NTSB Identification: CEN12FA043
14 CFR Part 91: General Aviation
Accident occurred Wednesday, October 26, 2011 in Fort Worth, TX
Probable Cause Approval Date: 02/13/2014
Aircraft: HAWKER BEECHCRAFT 76, registration: N6018U
Injuries: 3 Serious.

NTSB investigators either traveled in support of this investigation or conducted a significant amount of investigative work without any travel, and used data obtained from various sources to prepare this aircraft accident report.

On a training flight, the flight instructor reduced the right engine power to simulate an engine failure. During simulated shutdown and feathering, the right engine was inadvertently shut down and the propeller feathered. After several unsuccessful attempts to restart the right engine, the pilot receiving instruction maneuvered the airplane to land. The airplane was on final approach about 1,000 feet above ground level (agl) and flying about 120 knots; the pilot receiving instruction lowered the landing gear, and the airplane began to slow and descend for a straight-in landing on the runway. The instructor stated that they would have a difficult time turning the airplane left onto the taxiway, so he suggested landing on a different runway, which would require a right turn onto the taxiway. The instructor then took control of the airplane and began a go-around with the landing gear still extended, despite published procedures to raise the landing gear during a go-around. However, the airplane continued to descend, and the airspeed continued to slow below the published one-engine-inoperative go-around procedure to maintain 85 knots minimum airspeed. The airplane was about 100 feet agl and slowing through 65 knots when the airplane suddenly banked to the right, which is indicative of a roll and loss of control at air minimum control airspeed (Vmca) of 65 knots. The airplane impacted terrain in a right-wing-down and nose-down attitude. A postaccident examination of the airframe and engines revealed no evidence of mechanical malfunctions or failures that would have precluded normal operation.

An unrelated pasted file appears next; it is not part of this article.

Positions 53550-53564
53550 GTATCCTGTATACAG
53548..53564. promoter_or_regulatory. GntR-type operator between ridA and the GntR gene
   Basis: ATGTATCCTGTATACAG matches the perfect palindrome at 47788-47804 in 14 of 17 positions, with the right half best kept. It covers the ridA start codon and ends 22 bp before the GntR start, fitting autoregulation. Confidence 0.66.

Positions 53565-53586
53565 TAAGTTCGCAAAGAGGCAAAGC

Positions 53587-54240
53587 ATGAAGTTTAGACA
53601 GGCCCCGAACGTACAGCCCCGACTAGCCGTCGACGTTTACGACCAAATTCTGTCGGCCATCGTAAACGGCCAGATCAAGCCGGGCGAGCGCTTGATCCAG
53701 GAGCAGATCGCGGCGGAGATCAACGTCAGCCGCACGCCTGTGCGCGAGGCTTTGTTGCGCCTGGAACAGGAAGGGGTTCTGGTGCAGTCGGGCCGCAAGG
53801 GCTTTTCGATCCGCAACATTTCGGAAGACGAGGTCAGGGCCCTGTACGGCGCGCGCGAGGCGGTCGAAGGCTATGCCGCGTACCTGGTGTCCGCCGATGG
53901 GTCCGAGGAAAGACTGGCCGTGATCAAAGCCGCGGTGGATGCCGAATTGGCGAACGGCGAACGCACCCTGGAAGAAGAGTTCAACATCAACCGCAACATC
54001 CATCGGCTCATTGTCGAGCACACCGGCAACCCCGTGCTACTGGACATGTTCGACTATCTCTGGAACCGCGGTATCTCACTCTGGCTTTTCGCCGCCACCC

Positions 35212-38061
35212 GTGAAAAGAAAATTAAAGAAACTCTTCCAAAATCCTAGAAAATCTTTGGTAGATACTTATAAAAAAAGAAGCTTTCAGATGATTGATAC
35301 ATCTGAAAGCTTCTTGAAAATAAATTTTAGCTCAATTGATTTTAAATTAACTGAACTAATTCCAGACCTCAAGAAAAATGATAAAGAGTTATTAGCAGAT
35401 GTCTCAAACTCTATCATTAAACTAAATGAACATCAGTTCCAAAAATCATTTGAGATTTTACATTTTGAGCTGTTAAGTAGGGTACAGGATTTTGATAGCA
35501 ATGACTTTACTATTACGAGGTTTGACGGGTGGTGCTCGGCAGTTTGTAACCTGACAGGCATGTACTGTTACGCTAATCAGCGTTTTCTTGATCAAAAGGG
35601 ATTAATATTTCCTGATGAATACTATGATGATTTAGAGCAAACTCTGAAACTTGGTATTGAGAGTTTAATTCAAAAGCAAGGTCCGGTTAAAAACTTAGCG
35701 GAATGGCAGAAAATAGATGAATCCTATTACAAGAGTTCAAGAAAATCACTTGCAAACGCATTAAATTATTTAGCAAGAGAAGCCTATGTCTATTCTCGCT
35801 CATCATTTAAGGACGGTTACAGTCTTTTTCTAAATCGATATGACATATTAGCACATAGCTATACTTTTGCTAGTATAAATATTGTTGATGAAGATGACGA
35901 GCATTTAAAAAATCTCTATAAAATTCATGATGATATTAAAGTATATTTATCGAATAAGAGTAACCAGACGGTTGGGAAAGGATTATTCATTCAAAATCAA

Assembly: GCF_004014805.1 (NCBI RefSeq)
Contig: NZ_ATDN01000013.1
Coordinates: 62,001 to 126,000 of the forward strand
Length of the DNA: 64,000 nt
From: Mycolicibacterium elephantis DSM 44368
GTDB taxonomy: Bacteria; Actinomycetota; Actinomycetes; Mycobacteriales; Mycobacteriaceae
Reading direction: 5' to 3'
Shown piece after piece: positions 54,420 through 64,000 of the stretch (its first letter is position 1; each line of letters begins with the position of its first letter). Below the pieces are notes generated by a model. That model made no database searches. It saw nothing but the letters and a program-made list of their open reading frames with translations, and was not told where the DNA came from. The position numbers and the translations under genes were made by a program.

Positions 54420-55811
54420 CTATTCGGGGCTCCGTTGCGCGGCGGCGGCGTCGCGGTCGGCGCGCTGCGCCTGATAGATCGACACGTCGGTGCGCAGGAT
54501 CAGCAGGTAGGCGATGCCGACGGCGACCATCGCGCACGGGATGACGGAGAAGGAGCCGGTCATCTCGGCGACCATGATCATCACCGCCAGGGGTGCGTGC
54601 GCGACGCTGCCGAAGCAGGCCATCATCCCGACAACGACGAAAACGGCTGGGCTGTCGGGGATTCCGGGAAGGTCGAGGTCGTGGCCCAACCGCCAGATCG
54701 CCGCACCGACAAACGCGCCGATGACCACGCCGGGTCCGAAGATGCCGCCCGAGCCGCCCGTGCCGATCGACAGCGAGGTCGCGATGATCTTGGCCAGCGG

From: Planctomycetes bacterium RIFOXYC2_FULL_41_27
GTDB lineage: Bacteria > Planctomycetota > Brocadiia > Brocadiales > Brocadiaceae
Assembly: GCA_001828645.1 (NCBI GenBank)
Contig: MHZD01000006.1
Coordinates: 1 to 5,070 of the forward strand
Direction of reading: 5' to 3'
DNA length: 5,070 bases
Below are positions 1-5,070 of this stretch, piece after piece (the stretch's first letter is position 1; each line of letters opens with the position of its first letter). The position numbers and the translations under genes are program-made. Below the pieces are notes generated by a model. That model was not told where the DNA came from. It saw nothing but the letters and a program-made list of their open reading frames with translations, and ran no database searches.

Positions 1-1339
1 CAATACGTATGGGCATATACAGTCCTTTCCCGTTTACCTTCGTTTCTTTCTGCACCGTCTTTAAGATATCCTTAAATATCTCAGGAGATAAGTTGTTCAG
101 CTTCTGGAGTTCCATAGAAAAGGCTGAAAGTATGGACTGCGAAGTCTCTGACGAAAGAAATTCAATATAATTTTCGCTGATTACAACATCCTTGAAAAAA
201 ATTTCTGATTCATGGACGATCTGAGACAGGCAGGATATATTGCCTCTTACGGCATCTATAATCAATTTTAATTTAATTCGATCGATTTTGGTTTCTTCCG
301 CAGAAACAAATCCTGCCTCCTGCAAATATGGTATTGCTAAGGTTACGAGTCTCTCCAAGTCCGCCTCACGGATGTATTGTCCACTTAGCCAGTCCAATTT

The National Transportation Safety Board determines the probable cause(s) of this accident to be:

The flight instructor's failure to maintain airspeed above the air minimum control airspeed (Vmca), which resulted in a loss of control and impact with terrain. Contributing to the accident was the instructor's failure to follow published procedures to retract the landing gear and maintain 85 knots minimum airspeed during the one-engine-inoperative go-around maneuver.

Full narrative available

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